Thread: curve length with ln function

1. curve length with ln function

Find the length of the curve:

$y = \frac{x^2}{4} - \ln \sqrt x$ for $1\leq x\leq 2

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If I understand correctly, Length = integral from 1 to 2 of $\sqrt {1+(\frac{dy}{dx})^2} dx$

So in this case, I need to find y' and substitute it in the formula and then find the integral.

y = $\frac{x}{2} - \frac{1}{2}\frac{1}{x} ==> \frac{x^2-1}{2x}$

Then I plug in y' into the formula to get (integral from 1 to 2)
L = $\int \sqrt{1 + (\frac{x^2-1}{2x})^2} dx

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I'm not sure where to go from here to make the integration work. I've been stuck on this for a while, so if anyone could help, I'd appreciate it!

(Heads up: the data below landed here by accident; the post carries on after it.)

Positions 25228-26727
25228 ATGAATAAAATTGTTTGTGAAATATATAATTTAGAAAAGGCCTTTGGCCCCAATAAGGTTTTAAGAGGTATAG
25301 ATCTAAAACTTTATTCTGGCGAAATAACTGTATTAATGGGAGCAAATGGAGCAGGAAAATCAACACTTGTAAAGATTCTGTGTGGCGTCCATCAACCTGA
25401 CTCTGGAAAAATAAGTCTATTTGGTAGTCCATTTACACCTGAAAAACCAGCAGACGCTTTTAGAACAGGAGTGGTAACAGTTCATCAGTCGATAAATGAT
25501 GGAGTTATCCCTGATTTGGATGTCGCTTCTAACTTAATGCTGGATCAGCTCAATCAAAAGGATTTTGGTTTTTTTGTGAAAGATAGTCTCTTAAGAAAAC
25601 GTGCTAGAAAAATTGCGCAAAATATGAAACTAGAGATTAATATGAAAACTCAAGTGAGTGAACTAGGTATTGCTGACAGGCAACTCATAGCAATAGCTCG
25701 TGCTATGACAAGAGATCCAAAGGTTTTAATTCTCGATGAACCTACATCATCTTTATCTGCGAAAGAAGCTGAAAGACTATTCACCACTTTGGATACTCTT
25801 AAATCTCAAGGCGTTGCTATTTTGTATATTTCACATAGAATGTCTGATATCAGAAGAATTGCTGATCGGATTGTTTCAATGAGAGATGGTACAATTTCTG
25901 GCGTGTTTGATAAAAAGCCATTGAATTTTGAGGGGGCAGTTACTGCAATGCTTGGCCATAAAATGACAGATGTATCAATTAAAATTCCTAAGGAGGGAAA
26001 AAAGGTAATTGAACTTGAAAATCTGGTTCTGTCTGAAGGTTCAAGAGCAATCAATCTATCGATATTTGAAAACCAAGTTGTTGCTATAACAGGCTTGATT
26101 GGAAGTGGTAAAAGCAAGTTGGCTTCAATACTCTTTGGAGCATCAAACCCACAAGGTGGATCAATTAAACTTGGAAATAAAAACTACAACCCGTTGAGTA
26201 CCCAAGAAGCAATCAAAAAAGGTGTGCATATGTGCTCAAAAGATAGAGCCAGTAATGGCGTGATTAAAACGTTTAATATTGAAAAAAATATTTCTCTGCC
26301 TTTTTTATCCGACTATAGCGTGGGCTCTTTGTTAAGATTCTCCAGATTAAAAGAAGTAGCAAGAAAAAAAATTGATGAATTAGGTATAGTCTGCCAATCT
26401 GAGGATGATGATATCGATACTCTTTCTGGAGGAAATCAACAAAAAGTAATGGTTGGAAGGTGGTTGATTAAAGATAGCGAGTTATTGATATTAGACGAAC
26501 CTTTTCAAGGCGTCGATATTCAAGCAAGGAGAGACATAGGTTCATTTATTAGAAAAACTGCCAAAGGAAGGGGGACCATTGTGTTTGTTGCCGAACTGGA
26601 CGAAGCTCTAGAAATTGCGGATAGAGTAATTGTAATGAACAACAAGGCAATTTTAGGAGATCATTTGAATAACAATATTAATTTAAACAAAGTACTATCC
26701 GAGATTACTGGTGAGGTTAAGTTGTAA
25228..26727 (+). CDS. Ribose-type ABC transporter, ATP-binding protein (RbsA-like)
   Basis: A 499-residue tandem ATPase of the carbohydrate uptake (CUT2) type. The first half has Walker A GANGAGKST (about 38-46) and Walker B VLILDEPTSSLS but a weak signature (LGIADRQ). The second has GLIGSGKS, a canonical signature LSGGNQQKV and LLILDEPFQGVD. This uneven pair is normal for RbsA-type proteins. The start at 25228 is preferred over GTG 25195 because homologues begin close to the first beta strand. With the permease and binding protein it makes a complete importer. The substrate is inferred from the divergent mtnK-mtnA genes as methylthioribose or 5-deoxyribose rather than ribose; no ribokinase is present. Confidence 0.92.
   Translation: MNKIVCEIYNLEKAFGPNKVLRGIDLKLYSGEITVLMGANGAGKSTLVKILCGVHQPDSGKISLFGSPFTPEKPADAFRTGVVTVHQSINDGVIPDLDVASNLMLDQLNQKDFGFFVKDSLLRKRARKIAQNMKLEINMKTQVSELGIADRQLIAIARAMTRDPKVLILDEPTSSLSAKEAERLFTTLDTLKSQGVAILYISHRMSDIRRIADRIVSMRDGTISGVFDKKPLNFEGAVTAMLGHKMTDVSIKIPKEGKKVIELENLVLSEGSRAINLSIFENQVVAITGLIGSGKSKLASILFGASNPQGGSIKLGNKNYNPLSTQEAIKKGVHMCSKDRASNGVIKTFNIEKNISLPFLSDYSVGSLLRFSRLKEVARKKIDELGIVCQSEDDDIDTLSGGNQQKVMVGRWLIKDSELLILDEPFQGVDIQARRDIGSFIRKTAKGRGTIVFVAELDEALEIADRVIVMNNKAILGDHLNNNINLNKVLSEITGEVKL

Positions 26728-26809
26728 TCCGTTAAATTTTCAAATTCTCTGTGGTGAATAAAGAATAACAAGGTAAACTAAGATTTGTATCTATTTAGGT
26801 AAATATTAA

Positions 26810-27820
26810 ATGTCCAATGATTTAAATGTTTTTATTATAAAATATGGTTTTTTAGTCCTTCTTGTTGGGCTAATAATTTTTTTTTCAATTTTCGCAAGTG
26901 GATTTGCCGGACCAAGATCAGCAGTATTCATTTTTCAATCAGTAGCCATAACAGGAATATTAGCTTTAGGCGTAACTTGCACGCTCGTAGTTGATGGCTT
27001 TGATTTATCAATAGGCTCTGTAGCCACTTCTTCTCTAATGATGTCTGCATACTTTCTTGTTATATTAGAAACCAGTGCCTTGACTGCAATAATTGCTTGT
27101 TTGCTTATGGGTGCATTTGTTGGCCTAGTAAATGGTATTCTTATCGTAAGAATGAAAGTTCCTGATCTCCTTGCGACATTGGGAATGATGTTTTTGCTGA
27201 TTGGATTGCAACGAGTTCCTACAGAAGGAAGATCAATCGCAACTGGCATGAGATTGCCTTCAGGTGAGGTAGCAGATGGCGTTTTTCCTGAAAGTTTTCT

2. After you get your derivative, square it and all that.

$\sqrt{1+\left(\frac{d}{dx}\left[\frac{x^{2}}{4}-ln(\sqrt{x})\right]\right)^{2}}=\frac{x^{2}+1}{2x}$

which is not too bad to integrate...no radical.

Most of these things are made to simplify down with some algebra.

3. am i right that dy/dx = $\frac{x^2-1}{2x}$?

4. Continuing on.. for the integration of x^2+1 / 2x I got:

$\frac{1}{2}\ln\mid\frac{x^2+1}{2x}\mid + C$

I did this by making u = 2x du = 2 and dx = 1/2

Is this even close?

If so, then since the curve length is from 1 to 2, would I input 2 and 1 and subtract to find the difference? Is the "C" ignored in this sense?

length = .1115717757 ??